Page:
Determined Georgia Adderley is a woman with two missions at once. Not content with aiming to be world No.1 in her sport of squash, she’s also intent on growing the game and encouraging more kids to get involved.
The 18-year-old, currently ranked World No.108, is working tirelessly to realise her goals with the support of Scottish Squash and the sportscotland institute of sport.
Georgia said: “I want to be World No.1 – that’s my aim. I want to be a professional squash player, and I know if I keep working hard I have the abilities to be a top professional.
“There are long-term goals and short-term goals, and having more than one means that if you’re having a bad day on court you know that every session you’re doing is helping you work towards your goals. I find goal-setting really helpful; it gives me extra motivation to train that little bit harder and push that little bit further.”
Her focus isn’t just on her own success. Georgia, who played football at youth representative level was heavily involved in setting up Girls Do Squash to encourage youngsters into the sport. HIIT Squash is one programme that has derived from Girls Do Squash, which benefited from a grant from the Women & Girls Fund, made available by Scottish Government and sportscotland in early 2019.
Georgia said: “It’s so, so important and something that I really enjoy doing. I love sharing what sport has done in my life, and the way it’s positively affected me in so many different ways.
“I just want people to play sport, and if that happens to be squash then absolutely brilliant.
“For girls especially, they just need to get out and do some exercise and I think squash is a great way to do that. Football and athletics are great, too – just doing any sport is important.”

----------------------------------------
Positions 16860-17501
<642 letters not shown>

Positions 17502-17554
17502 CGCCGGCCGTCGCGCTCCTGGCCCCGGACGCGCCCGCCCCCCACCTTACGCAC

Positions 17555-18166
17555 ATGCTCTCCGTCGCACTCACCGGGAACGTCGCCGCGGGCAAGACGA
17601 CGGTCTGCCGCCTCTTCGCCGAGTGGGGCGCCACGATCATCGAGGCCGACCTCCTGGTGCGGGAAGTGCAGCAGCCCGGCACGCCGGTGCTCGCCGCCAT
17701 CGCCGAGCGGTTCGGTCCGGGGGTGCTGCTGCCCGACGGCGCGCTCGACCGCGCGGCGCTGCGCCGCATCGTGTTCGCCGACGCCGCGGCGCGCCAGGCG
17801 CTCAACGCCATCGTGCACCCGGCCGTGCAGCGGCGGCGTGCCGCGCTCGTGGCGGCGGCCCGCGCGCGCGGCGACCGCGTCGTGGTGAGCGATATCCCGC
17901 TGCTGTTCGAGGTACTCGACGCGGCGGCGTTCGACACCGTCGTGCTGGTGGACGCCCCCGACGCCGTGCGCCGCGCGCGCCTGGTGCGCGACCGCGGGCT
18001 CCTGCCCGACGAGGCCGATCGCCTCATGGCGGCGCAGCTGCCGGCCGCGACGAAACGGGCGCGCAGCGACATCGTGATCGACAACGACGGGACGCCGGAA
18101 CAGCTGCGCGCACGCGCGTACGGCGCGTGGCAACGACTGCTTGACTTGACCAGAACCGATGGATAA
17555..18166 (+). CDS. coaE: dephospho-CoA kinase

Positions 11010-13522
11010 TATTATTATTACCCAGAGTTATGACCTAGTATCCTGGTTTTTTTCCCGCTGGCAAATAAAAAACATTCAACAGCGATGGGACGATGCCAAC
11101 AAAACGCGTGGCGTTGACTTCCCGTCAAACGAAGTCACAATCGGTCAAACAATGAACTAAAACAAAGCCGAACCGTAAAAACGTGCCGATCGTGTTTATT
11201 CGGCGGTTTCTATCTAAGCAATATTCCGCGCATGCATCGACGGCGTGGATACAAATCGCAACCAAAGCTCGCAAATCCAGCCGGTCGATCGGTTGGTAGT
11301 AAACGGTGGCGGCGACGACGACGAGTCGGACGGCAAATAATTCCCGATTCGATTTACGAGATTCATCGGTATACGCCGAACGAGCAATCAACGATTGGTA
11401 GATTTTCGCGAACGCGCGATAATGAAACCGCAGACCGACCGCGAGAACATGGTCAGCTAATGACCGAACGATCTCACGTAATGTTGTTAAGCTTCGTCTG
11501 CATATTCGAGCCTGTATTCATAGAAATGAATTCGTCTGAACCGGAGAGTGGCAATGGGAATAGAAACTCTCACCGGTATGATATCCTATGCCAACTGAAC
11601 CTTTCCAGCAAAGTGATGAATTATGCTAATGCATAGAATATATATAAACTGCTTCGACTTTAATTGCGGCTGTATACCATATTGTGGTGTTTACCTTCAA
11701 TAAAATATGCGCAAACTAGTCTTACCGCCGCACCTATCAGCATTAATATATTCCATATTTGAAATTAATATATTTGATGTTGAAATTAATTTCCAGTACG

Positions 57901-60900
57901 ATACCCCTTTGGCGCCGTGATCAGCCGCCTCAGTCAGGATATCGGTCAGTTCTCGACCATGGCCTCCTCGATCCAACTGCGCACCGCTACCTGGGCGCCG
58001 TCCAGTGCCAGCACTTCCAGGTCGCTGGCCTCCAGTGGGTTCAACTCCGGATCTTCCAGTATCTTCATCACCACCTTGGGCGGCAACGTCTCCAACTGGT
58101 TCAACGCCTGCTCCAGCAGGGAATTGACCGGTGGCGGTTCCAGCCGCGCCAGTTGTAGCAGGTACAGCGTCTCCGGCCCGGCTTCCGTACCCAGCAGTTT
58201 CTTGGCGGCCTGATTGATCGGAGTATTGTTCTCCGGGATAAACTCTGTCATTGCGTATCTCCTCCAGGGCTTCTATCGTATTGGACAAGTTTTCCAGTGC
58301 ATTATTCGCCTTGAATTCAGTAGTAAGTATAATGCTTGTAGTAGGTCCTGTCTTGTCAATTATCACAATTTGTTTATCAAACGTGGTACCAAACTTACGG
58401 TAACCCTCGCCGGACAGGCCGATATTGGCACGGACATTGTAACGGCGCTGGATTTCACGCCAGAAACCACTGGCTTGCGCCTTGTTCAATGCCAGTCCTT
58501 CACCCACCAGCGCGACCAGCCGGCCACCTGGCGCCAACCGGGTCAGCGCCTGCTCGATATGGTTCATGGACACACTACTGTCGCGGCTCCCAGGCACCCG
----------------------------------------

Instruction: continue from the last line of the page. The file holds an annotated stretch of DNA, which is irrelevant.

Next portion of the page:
In October 2018 Georgia became British junior champion for the second time in consecutive years. She is based at Heriot-Watt University, where she receives performance support from the Scottish Squash Academy and the nearby sportscotland institute of sport, which now has a regional base on campus at Oriam, Scotland’s Sports Performance Centre.
Georgia, from Edinburgh, said: “I talk to my coach every day while I’m away, basically just discussing what I’m doing and what I’m focusing on, to ensure I’m best prepared.
“I’m also doing the same with my strength coach to ensure I’m doing all the right things to make sure my body is in the best possible physical condition. We also have access to physios if we need them, but I’ve been lucky and not really needed them.
“We have the psychology support and performance lifestyle support if we need it.
“It’s great to have that support team. Having more people who can have a say on things and help you improve and reach your goals is massively important.”
Georgia is also supported by Scottish Squash sponsor Springfield Properties, and she feels as though she has a team behind her when she steps on to the court. She added: “You know you’ve got people backing you. When you’re away, it’s really easy to feel like you’re out there by yourself, but everyone is just a message or call away.”
Georgia is very keen to continue in the sport when she puts down her competitive racquet and would like to coach. She said: “Absolutely. It’s a big passion of mine to get more people involved, especially young people, girls and boys.”